Symbolic Exchange & Death is a masterful presentation of postmodern theoretic developments centered on a core dying away of traditional society for new and unexpected simulations and patched together realities in this, the jaded hyper-reality of postmodernity.
Baudrillard is no stranger to complex prose and theoretic musings that often befuddle the reader, but this, what many consider to be his magnum opus, is one that gives new life to the notion of symbolic exchange. Defined as “a form of exchange that maintains and organizes social relations and hierarchies.” The inherent difference to other forms of exchange is simply that the value of any exchanged object does not value the act of exchanging it. Baudrillard uses “the Gift” as an example to affirm this definition. Monetary value loses significance and instead, it is the acts that maintain the relationship that matter. For example, doing someone a favor. Although there is no inherent monetary value in the favor, it is a symbolic exchange, or gesture, if you will, nonetheless.
Traditional, or “pre-modern” symbolic exchange rejects the capitalist notions of value and monetary returns on investments. Whereby time is seen as cyclical instead of linear. Death is not seen in the finality which we ascribe to it today. Rather death, is just part of the process of societal growth and its continuation. “Life and death are coextensive forms of presence” and not separate. The living give life to the dead through a symbolic reanimation that sees the dead venerated, revered, and most importantly remembered—whether this be through ritualistic processes or through the act of ancestor worship. This traditional presentation can still be seen in some cultures and societies today but has largely been forgotten due to late-stage capitalism and its emphasis on economic productivity over an inherent value to humanity. Both in life as in death.
Baudrillard contrasts this now largely forgotten tradition with the postmodern where an abrupt delineation has arisen. A hard distinction can be seen between the inherently human desire to celebrate the dead through symbolic acts in contrast to capitalism where no profit, or gain can be benefitted from through such cultural practices. In this sense, the dead stop being useful once they are no longer productive in the system of capitalism. Capitalism has effectively destroyed its “other” by making death an opposite to life, rather than merely a component. This dichotomy renders the dead worthless. According to Baudrillard, this is antithetical to human nature.
Tinges of Semiology, the study of signs and language, dot this critical analysis of postmodern society where the reader must contend with the consistently changing and contrasting meanings that are symptomatic of hyper-reality and the simulative nature of postmodernity at large.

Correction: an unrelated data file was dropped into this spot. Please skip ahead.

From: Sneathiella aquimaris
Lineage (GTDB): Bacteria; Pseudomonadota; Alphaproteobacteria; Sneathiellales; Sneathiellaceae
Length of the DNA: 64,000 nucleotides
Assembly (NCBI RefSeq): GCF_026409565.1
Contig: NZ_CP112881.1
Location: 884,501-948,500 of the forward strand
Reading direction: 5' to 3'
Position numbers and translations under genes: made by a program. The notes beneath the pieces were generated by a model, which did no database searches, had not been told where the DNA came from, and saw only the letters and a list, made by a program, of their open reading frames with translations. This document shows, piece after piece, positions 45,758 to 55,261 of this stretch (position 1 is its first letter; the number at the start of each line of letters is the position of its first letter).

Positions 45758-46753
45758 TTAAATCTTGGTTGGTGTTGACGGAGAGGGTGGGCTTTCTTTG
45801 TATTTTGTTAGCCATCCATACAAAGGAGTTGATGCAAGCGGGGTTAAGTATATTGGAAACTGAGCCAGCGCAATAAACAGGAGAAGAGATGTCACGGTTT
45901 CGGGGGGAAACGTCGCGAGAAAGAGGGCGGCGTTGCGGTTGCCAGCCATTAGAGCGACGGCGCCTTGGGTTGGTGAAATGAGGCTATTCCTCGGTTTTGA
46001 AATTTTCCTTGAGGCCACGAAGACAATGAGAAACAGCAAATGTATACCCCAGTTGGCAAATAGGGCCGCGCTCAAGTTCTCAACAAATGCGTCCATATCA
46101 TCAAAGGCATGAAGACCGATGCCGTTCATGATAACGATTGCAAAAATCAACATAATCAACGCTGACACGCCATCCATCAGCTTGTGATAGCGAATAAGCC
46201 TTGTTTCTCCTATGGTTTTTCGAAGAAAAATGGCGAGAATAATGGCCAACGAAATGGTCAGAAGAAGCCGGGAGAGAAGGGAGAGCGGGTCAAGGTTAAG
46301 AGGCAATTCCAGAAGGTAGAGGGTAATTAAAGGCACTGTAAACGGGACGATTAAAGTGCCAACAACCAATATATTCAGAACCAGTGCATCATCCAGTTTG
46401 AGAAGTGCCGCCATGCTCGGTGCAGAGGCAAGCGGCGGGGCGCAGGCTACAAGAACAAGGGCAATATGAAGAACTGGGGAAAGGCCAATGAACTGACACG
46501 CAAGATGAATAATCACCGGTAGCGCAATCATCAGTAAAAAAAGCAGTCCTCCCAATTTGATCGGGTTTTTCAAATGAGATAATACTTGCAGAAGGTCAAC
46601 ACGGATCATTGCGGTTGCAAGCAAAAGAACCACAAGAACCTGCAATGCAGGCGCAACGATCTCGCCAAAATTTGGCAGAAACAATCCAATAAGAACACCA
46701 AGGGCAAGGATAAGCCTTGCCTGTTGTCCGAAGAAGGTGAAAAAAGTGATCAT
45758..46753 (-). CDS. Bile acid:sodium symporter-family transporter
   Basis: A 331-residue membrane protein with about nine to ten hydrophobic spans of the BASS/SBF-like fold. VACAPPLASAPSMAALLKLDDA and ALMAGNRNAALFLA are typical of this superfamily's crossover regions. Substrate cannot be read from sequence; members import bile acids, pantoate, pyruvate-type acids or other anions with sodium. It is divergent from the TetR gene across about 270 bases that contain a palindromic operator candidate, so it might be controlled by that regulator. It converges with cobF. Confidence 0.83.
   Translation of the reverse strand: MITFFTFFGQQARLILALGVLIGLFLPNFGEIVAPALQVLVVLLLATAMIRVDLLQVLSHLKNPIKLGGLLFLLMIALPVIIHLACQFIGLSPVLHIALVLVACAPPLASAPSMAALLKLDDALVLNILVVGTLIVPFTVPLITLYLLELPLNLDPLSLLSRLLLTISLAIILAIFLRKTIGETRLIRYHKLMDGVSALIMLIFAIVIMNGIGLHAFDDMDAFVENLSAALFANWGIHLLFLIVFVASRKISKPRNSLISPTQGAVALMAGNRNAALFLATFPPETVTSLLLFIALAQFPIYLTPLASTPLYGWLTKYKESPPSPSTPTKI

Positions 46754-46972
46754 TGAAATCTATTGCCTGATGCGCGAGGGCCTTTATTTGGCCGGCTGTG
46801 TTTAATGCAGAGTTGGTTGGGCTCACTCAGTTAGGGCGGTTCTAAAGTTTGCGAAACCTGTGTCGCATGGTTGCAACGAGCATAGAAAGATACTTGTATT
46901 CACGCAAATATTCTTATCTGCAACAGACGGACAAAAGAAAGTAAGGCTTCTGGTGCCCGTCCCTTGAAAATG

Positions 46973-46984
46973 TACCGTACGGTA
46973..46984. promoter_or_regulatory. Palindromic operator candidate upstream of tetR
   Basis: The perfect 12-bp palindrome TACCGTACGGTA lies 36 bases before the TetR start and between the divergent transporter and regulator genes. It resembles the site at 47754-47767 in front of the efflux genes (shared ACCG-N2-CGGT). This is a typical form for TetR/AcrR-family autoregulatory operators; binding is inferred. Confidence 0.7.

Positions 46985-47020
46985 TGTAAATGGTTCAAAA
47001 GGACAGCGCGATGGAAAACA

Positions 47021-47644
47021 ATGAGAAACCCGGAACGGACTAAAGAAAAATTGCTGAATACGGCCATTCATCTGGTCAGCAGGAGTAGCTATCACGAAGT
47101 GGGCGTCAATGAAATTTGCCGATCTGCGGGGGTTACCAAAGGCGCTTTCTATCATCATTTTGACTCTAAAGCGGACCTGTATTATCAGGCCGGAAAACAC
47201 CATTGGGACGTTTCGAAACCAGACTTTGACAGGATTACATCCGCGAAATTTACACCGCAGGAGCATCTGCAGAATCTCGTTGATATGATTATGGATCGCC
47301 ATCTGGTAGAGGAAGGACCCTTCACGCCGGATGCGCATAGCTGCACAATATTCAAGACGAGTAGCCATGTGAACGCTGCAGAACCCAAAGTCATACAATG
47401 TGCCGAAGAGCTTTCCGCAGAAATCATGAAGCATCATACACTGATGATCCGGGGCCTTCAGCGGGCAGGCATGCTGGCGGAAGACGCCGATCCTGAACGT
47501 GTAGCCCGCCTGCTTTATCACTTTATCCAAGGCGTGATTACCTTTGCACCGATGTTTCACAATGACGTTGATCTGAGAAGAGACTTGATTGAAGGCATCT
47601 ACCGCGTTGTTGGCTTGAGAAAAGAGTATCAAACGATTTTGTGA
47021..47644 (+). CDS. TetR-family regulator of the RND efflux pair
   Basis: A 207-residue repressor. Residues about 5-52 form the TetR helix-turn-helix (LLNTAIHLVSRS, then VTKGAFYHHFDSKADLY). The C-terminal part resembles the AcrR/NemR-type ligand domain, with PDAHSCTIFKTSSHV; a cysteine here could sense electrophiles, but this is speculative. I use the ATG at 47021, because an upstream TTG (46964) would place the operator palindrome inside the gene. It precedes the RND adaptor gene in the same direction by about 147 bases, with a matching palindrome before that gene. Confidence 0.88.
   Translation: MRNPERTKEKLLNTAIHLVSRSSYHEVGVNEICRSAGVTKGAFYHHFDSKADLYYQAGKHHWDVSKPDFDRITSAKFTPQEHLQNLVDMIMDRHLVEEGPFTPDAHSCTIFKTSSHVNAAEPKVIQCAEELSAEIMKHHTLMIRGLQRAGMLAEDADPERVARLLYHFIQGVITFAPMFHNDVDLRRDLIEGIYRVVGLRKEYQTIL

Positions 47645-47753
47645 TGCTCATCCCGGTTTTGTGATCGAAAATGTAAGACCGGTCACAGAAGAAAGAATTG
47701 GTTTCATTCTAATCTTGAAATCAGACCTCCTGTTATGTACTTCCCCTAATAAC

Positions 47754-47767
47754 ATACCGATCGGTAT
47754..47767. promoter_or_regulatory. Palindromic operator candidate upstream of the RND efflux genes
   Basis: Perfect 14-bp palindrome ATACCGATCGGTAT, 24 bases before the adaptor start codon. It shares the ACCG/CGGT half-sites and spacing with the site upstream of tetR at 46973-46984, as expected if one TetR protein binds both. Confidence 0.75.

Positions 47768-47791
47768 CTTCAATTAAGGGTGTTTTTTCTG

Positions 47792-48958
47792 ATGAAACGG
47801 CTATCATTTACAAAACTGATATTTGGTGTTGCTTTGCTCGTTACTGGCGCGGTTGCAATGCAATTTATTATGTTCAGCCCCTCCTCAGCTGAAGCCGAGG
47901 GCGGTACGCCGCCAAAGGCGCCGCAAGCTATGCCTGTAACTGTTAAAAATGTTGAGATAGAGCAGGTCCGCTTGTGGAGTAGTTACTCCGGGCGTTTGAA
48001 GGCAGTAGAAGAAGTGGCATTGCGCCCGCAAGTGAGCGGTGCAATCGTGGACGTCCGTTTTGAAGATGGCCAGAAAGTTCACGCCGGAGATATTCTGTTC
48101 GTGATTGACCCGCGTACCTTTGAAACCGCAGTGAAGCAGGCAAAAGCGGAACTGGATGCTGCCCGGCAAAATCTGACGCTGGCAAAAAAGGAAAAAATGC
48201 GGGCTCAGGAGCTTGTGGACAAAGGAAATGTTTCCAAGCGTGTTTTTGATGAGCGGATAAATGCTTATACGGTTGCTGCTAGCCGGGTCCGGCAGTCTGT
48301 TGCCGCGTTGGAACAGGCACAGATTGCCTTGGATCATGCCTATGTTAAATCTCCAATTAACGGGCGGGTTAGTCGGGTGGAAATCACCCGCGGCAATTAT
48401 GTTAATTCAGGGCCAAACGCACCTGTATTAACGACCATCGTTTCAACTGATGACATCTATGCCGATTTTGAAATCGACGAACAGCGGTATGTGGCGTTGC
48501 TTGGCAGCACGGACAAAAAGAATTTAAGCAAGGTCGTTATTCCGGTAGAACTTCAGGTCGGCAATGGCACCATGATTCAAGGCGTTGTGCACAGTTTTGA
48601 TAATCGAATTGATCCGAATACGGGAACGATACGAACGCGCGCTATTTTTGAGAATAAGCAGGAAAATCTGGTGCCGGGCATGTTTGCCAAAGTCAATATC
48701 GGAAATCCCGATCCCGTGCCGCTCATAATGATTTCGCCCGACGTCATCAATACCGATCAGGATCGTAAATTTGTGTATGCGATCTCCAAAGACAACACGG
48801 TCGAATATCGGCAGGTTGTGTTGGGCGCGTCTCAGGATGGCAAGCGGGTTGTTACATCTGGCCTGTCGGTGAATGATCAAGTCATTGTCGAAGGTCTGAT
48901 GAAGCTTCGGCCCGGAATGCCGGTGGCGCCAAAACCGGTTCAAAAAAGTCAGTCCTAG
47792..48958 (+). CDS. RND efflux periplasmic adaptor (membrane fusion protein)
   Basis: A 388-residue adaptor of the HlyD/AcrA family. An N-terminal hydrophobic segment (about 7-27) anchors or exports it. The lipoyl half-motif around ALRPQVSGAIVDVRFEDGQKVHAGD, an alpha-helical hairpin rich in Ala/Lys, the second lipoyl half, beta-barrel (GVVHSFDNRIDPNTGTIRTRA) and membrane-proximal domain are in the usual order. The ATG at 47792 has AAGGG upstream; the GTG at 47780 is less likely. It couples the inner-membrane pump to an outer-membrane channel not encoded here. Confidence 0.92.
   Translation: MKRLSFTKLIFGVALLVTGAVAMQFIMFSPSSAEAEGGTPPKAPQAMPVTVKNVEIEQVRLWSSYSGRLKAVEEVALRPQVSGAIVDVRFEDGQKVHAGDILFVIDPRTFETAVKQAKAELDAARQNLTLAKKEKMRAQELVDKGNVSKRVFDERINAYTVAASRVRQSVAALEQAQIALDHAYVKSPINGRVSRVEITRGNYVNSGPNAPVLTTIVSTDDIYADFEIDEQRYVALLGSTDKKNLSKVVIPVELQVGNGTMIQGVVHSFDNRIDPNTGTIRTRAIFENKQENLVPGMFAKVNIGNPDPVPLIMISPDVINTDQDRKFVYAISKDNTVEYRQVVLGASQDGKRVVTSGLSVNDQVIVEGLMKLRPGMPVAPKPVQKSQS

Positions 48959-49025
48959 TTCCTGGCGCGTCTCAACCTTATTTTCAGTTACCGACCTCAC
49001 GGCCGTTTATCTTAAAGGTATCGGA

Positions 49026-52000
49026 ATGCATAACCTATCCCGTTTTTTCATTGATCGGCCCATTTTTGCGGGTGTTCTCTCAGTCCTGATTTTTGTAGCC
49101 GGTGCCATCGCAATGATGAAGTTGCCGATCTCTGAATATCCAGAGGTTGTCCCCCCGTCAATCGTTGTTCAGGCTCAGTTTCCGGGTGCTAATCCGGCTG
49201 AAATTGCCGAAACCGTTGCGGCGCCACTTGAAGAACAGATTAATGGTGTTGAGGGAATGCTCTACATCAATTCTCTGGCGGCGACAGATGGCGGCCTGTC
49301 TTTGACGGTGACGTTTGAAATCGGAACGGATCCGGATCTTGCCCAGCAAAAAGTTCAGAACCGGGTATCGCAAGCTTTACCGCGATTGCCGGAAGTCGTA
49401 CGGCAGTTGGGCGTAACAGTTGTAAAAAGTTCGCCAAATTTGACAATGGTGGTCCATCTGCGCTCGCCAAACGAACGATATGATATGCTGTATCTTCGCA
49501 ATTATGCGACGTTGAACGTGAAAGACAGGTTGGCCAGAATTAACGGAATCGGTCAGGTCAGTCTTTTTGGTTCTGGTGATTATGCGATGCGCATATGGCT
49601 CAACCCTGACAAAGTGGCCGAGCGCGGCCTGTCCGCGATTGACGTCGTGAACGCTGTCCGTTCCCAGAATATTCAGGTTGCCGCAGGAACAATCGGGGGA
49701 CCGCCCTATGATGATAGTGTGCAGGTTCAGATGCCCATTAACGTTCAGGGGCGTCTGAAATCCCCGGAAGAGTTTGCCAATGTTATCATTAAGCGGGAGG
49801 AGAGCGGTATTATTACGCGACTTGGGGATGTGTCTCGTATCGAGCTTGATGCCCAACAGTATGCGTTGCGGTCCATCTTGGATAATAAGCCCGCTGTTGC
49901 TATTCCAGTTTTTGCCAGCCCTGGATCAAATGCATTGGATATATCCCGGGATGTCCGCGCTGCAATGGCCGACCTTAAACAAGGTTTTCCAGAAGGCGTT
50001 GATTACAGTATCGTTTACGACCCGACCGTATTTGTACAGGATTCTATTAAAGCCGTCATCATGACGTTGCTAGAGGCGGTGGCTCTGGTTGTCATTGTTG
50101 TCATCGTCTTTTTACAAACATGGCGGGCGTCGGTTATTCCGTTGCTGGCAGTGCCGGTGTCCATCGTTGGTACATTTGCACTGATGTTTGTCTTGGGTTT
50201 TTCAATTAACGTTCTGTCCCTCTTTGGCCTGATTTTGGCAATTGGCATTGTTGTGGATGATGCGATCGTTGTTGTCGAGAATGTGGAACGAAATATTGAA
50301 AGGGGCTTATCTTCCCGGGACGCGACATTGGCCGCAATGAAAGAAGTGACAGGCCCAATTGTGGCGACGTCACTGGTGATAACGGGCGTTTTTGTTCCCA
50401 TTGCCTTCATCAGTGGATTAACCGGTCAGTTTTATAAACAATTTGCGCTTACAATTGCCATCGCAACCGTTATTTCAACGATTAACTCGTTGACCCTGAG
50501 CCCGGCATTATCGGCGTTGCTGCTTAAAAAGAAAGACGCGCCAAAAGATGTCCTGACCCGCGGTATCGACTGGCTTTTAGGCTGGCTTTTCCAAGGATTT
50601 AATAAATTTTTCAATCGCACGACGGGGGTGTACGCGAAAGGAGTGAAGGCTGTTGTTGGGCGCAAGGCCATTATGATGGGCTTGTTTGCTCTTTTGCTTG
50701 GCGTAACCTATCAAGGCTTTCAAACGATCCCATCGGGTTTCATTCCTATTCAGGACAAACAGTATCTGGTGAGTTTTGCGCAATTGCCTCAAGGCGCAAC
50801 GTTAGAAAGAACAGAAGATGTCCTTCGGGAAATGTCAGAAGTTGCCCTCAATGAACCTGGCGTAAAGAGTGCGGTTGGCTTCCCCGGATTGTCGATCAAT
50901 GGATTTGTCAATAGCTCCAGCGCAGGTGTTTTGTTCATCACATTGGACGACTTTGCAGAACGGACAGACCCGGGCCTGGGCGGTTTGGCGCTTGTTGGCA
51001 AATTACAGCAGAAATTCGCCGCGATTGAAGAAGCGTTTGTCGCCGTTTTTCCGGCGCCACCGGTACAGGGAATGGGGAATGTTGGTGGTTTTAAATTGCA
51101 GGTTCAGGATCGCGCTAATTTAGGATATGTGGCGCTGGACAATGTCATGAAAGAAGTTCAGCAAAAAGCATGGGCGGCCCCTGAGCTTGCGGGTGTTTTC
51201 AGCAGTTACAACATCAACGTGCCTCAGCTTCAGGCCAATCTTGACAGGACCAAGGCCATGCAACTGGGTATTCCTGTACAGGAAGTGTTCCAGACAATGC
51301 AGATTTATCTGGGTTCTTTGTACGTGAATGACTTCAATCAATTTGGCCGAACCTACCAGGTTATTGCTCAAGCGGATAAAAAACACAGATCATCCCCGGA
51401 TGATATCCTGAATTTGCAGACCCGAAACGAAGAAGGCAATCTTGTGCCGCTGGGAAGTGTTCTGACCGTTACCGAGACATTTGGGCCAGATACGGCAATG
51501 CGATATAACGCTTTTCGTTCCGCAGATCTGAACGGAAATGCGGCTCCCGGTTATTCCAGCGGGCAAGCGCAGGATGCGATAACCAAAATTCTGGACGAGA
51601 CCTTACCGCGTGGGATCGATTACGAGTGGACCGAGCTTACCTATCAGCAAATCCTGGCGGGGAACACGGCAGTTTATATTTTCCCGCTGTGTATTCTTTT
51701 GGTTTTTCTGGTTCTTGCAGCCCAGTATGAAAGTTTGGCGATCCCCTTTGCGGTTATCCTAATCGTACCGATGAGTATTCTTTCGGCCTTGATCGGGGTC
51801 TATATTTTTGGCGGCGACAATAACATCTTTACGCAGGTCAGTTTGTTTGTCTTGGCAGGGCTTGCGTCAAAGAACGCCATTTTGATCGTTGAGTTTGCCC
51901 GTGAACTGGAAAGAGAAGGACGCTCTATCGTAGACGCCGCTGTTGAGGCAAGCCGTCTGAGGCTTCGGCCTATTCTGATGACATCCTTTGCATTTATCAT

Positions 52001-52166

Hyper-reality is defined as “the generation by models of a real without origin or reality.” This hyper-reality renders human endeavors mere replications of some far-off construct loss to the ravages of time. This ties in directly to Baudrillard’s emphasis on simulacra or simulations in society. Defined as “something that replaces reality with its representation,” we are heavily influenced by the depth and scope of such simulations.
One example that extends throughout human history is through the act of bartering and trading. Salt and other spices were often used as a means of payment. This then became gold, silver and other precious metals and stones. Then, with the advent of centralized money, this was replaced by paper notes and coinage. This was then followed by credit and debit cards and then digital forms of payment that are constantly in-flux. This example serves a dual-fold purpose. Firstly, to affirm Baudrillard’s ruminations on the ever rapidly changing nature of the postmodern world and secondly, to affirm that the concept of death has experienced the very same process. This distortion of death is not a gradual change that has been enacted by humanity but instead, has been furthered and contorted by capitalism and its global dominance, ultimately serving its demands through our own passivity.
In summary, Symbolic Exchange & Death is a complex rendering of a world where death has lost meaning, and the dead become forgotten the second their hearts stop beating. Baudrillard’s words present a stark contrast between our current linear model of time with that of the cyclically driven “pre-modern.” Productivity has come to be valued more than life, living, and remembrance and Baudrillard intends for us to challenge this. This posits the question: Is death really ever an ending if all our processes, thoughts, beliefs and actions are merely simulations in this hyper-real world?
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